The United States has begun requiring aid agencies working in some of the most dangerous districts along Pakistan’s border with Afghanistan to distinctly brand and advertise the assistance they receive and distribute on behalf of the U.S. government.
The move does not appear to sit well with the affected aid organizations, according to The Associated Press. The main concern of the groups is that their workers will come under attack if they openly declare their connection to the United States, the news agency says.
Aid agencies in Khyber Pakhtunkhwa, central Punjab and in Pakistan’s tribal areas along the Afghan border, where militant activity is high, used to be exempted from the U.S.’s branding policy, which requires all aid agencies receiving U.S. assistance to use a red, blue and white logo with the words “USAID: From the American People.”
But the policy was recently changed and U.S. officials in Pakistan have been pushing aid agencies in those areas to comply. Aid groups can still get waivers to the policy, but U.S. officials have become stricter and less willing in granting such exemptions, AP notes.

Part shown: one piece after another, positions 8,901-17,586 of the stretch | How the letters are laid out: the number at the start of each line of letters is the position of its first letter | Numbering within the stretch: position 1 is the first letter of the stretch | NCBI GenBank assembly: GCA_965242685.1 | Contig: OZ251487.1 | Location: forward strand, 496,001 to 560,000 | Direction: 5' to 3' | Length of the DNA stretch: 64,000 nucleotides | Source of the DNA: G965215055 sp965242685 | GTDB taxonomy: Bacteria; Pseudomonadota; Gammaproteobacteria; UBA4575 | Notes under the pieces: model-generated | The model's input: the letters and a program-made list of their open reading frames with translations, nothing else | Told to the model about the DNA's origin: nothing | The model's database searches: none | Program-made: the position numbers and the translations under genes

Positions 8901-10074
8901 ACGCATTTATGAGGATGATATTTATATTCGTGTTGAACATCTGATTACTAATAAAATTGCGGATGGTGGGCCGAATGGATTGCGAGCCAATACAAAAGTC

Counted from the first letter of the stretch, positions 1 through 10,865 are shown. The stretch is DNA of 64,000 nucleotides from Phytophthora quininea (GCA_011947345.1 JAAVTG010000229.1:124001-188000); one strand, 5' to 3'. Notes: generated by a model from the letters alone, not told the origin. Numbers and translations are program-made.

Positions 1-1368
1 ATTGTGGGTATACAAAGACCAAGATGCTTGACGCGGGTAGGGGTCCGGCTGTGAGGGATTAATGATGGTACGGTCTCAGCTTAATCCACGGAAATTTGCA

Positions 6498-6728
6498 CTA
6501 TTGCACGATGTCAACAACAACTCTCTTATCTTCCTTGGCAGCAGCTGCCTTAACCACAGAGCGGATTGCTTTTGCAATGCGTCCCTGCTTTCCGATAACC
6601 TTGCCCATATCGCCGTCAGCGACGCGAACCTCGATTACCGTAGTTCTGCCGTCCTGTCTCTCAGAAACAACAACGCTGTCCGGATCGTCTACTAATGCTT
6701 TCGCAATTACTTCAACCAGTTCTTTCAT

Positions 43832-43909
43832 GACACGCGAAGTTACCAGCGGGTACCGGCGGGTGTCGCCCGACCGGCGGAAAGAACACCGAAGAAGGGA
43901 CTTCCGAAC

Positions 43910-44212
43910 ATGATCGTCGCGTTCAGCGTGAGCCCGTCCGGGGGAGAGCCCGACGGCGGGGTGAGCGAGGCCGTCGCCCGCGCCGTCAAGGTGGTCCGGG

Aid organizations have already criticized this branding requirement, particularly in the aftermath of the flood in Pakistan in 2010. Some experts have also criticized the argument that overt branding of U.S. aid to Pakistan could help win hearts of Pakistani nationals.
U.S. Agency for International Development Administrator Rajiv Shah, meanwhile, defended the need for such a requirement, arguing that U.S. aid recipients need to know where the assistance is coming from and U.S. taxpayers need to know where U.S. aid is being spent.
Read more development aid news online, and subscribe to The Development Newswire to receive top international development headlines from the world’s leading donors, news sources and opinion leaders – emailed to you FREE every business day.